January 14 - January 18, 2019

The former site of a Massachusetts coal-and-oil plant was recently converted to a solar farm. Do you think this kind of conversion will become more commonplace as the demand for renewable energy continues to increase?

Answers Votes
Yes. 73%
No. 22%
Other. (Please respond in the comments.) 4%

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Tagged categories: Program/Project Management; Solar; Solar energy

Comment from Scott Sammons, (1/14/2019, 2:49 PM)

The main reason more similar sites will happen is due to the existing infrastructure surrounding such sites, transmission lines as a minimum. I hope to see more low efficiency high mass battery storage research, having many ton saltwater or related batteries located throughout the grid to assist manage usage spikes will be key to sustainable energy development. There is no silver bullet and having worked on the Marble Hill Nuclear Power Plant and witnessing the ensuing debacle from that project's failings, I realize how much effort is needed to make the sales pitch to the public prior to future nuclear development. Quality Reactor design is needed. A lack of quality architectural plans (redline corrections from previous projects were not sent to Marble Hill planners) was a significant factor to the cost overruns in Indiana. As inspectors we have very limited influence and can only assure that the product purchased is meeting the design parameters.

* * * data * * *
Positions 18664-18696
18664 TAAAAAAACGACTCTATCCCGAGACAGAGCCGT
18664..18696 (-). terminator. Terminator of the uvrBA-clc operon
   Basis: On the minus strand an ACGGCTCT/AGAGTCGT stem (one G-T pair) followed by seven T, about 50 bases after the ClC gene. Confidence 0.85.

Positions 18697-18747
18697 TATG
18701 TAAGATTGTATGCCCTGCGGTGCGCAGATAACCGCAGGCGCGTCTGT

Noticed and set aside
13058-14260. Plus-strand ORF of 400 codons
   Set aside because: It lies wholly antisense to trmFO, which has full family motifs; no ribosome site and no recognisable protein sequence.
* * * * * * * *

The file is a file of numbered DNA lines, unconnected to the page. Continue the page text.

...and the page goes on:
Comment from Lou Lyras, (1/15/2019, 9:14 AM)

Continuing on our current path of digging, drilling, mining, using far more fossil fuels, and disregarding the consequences, is no longer an option. The solution is to build modern state-of-the-art nuclear power plants. The plants you refer too were just the first steps. New ones can be built, (albeit with changes in regulations) and they would be cleanest source of energy that we have with the SMALLEST environmental footprint. Just ask the US Navy. While solar and wind have their place in the energy scheme, we cannot wait any longer for these sources to become our base energy loads. Building nuclear power plants will give us time to develop wind and solar where they can be used. No, there is no time and no other source. But knowing the problems I believe we need to consider public power plants. That can happen with an educated public and politicians who are not the grip of the fossil fuel industry. We cannot let private industry do this, it must be done by us, the people, and we must run these power plants ourselves, saving billions in construction and future energy costs. A nuclear power plant built by private industry can cost well over $20 billion, partially due to unnecessary regulations. The cost can be reduced by at least half, if not more, only if we build and maintain them - the Tennessee Valley Authority and the Navy is doing that right now.

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